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Summary

Christians are supposed to be happy. In fact we are supposed to radiate joy, peace, and contentment that are so unmistakable and so attractive that others are naturally drawn to us because they want what we have. And yet, in today's culture, the vast majority of Christians are perceived as angry, judgmental people who don't seem to derive any joy from life whatsoever. So why aren't we happy?

Unfortunately, many Christians are taught early on that God doesn't want us to be happy (he wants us to be holy). In fact many Christians are laboring under the false notion that God himself is not happy. But nothing could be further from the truth! God does want us to be happy. The Bible is filled with verses that prove that ours is a happy, joy-filled god who not only loves celebrations but also desperately wants his children to be happy. Why else would he go to the lengths he did to ensure our eternal happiness in his presence? We know that we will experience unimaginable joy and happiness in heaven, but that doesn't mean we can't also experience joy and happiness here on earth.

In Happiness, noted theologian Randy Alcorn dispels centuries of misconceptions about happiness and provides indisputable proof that God not only wants us to be happy, he commands it. The most definitive study on the subject of happiness to date, this book is a paradigm-shifting wake-up call for the church and Christians everywhere.

©2015 Randy Alcorn (P)2015 Tyndale House Publishers, Inc.

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So happy!

What an amazing book. Fantastic research and understanding of scripture. I have just finished it and want to start it all over again.
Cannot recommend it highly enough.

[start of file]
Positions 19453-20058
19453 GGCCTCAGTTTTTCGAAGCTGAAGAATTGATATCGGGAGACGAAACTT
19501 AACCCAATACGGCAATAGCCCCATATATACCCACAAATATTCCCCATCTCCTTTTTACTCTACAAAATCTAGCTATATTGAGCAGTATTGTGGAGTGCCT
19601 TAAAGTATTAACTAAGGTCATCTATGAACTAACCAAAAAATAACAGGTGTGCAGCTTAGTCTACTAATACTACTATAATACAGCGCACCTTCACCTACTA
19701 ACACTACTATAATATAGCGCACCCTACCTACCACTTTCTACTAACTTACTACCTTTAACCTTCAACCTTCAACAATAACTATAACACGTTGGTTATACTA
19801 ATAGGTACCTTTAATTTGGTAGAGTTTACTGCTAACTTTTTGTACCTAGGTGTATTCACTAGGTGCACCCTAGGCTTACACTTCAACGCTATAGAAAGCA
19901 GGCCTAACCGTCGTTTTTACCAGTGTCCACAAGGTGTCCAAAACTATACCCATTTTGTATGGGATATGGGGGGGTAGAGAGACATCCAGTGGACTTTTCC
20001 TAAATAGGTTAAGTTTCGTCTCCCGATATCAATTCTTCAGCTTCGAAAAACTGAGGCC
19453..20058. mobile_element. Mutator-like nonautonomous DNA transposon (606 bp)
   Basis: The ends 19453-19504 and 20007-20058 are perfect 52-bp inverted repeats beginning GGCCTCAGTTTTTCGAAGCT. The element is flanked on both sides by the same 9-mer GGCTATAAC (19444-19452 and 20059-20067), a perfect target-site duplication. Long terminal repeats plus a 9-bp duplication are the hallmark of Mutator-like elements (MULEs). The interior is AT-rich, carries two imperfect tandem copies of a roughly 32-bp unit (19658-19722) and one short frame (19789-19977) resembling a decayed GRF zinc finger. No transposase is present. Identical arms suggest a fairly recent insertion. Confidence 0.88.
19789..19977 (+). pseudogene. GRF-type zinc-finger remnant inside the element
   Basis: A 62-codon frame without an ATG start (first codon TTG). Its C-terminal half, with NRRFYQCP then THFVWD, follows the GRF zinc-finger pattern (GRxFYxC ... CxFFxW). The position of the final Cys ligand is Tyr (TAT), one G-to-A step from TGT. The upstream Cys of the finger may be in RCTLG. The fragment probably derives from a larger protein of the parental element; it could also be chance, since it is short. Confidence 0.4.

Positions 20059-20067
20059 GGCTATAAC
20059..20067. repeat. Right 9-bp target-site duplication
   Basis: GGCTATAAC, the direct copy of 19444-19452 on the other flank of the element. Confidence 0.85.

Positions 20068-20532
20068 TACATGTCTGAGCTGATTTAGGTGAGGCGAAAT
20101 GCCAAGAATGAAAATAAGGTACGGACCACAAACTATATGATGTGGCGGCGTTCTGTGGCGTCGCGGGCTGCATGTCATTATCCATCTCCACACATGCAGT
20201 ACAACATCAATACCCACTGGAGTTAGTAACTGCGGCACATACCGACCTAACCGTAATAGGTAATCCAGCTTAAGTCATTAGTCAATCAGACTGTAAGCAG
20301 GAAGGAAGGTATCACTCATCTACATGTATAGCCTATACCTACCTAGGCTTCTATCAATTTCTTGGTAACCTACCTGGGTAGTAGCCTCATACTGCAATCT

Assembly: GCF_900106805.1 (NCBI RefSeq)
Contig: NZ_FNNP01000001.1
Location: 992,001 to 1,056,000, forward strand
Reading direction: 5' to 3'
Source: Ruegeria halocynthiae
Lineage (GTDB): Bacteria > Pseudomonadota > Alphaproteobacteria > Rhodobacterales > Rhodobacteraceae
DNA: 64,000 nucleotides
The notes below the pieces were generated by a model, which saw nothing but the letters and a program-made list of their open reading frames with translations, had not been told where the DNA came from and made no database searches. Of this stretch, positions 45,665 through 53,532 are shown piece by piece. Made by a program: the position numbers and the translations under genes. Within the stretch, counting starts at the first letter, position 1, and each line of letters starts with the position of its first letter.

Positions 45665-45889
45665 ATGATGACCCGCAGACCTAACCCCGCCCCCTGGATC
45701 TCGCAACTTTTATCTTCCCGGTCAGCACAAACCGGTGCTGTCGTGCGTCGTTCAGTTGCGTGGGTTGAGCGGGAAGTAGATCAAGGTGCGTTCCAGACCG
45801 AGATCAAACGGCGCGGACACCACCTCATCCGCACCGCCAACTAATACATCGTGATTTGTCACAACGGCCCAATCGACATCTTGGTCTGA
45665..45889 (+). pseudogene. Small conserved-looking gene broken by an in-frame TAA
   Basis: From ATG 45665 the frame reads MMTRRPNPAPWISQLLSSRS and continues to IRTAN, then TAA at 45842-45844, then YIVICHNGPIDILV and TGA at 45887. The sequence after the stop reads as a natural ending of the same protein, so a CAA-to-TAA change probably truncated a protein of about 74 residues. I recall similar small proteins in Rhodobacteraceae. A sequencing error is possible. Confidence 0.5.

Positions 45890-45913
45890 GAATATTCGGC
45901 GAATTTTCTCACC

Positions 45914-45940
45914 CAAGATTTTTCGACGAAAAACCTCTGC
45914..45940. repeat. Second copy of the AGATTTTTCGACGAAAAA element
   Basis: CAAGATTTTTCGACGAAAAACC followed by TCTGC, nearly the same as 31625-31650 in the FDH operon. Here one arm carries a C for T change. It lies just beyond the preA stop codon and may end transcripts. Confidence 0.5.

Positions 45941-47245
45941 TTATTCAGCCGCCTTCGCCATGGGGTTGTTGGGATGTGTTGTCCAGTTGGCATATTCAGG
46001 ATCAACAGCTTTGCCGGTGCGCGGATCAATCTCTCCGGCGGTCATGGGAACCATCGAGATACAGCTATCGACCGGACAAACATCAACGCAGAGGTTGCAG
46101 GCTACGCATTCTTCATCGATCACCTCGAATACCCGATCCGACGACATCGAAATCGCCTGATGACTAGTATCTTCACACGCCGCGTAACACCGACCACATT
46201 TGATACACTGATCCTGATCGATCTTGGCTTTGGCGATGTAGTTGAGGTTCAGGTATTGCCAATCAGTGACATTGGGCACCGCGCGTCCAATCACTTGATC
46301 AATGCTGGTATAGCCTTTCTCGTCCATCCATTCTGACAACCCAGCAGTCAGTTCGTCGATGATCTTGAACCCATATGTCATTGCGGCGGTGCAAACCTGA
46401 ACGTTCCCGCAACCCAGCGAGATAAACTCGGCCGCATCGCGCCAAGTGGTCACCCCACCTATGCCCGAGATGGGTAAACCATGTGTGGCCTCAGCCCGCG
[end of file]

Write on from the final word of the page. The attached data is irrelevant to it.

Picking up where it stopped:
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  • ashfordschoolhouse
  • 31-05-16

Wanna be happy?

The title of this book intrigued me. Who would not want to be more happy? Is God happy? How can we find the happiness we are all looking for? I was not disappointed. Randy Alcorn's premise, drawn from scripture and church history, is that God himself IS happy and wants us to be happy too! The book helps explain and expound this idea. So glad I listened. Worth every minute!

3 of 3 people found this review helpful

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  • Amazon Customer
  • 30-05-16

Life Changing

Would you consider the audio edition of Happiness to be better than the print version?

There are pros and cons. I liked having the audio version because the book is very long and I could take it with me this way. I liked listening to Randy Alcorn read it, the passion he has for the subject is amazing. The con is I will have to go back to my bookmarks and right some stuff down. He gives a lot of verses (good thing) and I want to look some of them up.

What did you like best about this story?

This book changed my view of God and life. It sounds so melodramatic to say that, but it is true. I have been guilty of saying, "God wants us to do the right thing, our happiness doesn't matter." This book made me re-think that statement and realized God does care about our happiness, which is huge to me on how I view Him. I now know that God wants us to do the right thing and the right thing leads to our greatest happiness.